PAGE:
The view of the National Transportation Safety Board (NTSB) on cell phone use while driving is well known.
Last week the agency made it official and broadly disseminated it by announcing with requisite fanfare its recommendation for a flat prohibition on all cell phone use — including communicating via hands-free models — in every state across the country. NTSB officials say that such a move, excepting an allowance for emergency use, would result in a sharp reduction of car accidents and other mishaps on the road.
Views from across Ohio — a state that presently has a law concerning motorists’ cell phone use that is more lenient than statutory enactments in many other states — in response to the announcement differed widely, although most people weighing in with an opinion take issue with the NTSB’s stance.
“I could see myself violating that ban,” said one, a young woman in her 20s. “It would cost a lot of time and money to enforce.”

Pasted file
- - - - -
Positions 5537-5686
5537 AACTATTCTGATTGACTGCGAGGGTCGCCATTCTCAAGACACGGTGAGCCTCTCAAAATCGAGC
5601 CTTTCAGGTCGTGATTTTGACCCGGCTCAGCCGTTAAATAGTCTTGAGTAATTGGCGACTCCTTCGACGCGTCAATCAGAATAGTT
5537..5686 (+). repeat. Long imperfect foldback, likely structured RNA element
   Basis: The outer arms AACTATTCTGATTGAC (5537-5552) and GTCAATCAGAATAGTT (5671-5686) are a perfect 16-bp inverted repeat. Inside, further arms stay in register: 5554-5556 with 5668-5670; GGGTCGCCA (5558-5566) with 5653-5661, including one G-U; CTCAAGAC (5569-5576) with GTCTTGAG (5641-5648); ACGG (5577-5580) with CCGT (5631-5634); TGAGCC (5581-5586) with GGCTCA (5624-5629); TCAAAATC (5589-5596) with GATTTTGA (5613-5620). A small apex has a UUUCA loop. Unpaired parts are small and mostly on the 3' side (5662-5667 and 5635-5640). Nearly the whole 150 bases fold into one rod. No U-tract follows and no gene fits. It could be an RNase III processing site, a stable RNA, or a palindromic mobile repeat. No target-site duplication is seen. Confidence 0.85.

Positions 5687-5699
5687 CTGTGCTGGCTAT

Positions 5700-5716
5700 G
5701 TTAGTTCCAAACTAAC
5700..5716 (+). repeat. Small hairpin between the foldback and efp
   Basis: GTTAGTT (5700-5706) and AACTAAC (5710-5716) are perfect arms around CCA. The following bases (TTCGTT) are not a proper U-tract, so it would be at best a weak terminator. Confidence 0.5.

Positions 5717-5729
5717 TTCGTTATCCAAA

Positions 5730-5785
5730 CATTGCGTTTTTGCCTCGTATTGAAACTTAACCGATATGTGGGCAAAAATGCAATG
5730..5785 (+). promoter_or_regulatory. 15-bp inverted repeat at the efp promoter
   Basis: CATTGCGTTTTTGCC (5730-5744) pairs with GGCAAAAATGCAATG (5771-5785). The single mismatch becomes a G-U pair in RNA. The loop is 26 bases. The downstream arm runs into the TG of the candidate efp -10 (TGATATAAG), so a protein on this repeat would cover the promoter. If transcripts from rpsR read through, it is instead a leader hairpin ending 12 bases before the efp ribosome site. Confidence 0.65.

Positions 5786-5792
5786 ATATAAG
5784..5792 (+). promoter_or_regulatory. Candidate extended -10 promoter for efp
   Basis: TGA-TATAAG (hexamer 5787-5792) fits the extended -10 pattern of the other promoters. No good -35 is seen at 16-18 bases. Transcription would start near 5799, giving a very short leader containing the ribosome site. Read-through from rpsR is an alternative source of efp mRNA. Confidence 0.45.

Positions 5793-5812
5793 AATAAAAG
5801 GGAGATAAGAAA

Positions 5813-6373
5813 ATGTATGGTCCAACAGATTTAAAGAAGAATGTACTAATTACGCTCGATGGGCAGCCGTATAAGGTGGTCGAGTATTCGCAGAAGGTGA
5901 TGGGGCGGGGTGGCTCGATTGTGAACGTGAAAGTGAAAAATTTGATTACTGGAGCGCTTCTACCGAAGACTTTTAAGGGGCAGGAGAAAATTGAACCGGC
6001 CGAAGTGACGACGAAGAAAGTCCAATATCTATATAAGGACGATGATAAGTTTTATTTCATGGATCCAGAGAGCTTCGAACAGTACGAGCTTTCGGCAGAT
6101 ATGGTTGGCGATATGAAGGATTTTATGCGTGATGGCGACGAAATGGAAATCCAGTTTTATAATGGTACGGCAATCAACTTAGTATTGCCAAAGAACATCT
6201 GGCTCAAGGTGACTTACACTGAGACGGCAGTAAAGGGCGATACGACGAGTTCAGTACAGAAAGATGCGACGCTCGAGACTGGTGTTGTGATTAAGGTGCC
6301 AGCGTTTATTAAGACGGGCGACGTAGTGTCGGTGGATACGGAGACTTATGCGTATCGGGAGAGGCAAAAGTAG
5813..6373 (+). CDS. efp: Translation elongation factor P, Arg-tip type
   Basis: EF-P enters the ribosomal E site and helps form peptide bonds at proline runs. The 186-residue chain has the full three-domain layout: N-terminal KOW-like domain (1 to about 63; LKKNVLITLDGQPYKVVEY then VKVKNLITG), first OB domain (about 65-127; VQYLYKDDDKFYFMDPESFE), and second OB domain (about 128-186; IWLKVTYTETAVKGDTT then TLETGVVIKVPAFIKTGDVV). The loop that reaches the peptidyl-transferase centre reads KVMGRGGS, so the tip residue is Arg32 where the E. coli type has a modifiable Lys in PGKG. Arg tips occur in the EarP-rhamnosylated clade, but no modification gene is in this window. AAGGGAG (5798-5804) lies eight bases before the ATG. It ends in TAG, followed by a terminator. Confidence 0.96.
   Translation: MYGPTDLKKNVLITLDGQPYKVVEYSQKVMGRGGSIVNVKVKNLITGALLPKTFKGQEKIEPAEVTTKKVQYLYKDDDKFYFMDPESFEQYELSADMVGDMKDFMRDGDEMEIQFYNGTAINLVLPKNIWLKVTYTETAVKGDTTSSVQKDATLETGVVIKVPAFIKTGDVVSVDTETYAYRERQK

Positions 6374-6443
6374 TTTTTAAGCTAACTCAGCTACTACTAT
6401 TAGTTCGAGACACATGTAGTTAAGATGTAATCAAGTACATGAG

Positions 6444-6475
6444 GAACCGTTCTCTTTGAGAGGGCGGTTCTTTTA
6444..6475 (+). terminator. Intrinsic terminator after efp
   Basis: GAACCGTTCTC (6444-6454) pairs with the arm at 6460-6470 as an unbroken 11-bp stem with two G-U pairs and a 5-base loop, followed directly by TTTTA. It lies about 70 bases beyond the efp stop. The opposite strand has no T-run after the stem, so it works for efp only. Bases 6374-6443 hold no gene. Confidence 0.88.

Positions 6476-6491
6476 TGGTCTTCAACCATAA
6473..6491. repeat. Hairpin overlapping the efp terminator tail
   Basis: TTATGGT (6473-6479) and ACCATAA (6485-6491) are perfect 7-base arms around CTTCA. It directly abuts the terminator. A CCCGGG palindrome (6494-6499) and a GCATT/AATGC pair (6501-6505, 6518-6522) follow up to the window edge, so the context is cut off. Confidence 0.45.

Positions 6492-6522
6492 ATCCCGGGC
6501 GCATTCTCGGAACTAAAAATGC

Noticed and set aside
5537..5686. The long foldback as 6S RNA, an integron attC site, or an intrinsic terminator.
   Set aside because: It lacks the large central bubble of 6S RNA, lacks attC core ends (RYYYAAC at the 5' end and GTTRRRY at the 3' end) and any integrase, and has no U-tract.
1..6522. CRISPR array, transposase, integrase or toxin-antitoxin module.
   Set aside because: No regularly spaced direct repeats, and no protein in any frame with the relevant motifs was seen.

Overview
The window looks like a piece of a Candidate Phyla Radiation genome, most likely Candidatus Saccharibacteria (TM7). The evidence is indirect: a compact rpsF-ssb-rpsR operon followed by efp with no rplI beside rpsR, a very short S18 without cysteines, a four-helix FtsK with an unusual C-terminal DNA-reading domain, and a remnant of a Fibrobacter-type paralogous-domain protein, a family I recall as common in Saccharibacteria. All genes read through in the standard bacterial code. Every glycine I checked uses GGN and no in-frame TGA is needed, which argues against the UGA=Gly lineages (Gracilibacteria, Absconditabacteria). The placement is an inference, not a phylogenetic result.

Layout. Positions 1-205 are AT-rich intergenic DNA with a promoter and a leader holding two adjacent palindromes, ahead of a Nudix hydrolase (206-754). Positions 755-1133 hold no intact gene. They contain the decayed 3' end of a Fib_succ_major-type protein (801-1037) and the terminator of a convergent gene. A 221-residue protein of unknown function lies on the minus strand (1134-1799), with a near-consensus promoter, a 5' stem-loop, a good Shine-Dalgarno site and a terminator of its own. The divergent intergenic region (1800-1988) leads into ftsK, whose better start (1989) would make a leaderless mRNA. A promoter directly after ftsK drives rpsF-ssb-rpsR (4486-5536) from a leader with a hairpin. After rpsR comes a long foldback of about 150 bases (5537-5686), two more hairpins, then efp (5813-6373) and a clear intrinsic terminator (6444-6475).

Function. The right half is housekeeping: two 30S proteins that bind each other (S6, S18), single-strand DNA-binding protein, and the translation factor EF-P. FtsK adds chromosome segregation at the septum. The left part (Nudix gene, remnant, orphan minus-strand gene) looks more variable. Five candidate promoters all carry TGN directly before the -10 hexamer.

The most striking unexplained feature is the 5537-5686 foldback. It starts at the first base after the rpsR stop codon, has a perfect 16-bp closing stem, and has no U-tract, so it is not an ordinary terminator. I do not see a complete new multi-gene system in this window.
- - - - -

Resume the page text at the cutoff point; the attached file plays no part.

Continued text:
Many others agree, including state legislators. One of them, State Rep. Kirk Schuring, R-Jackson Township, calls the proposed ban an “overreach.”
Another — State Sen. Joe Schiavoni, D-Canfield — says that, “I don’t understand where you draw the line.” Schiavoni says listening to a car radio, conversing with a friend or eating a sandwich all potentially constitute equally distracting behaviors.
Ohio law enforcement officials state that driver inattentiveness is unquestionably a growing problem, but they agree that consistent detection of violators and enforcement of such a law would be problematic.
Source: Canton Repository, “Drivers here blast federal call for nearly blanket ban on cell phones” Robert Wang, Dec. 19, 2011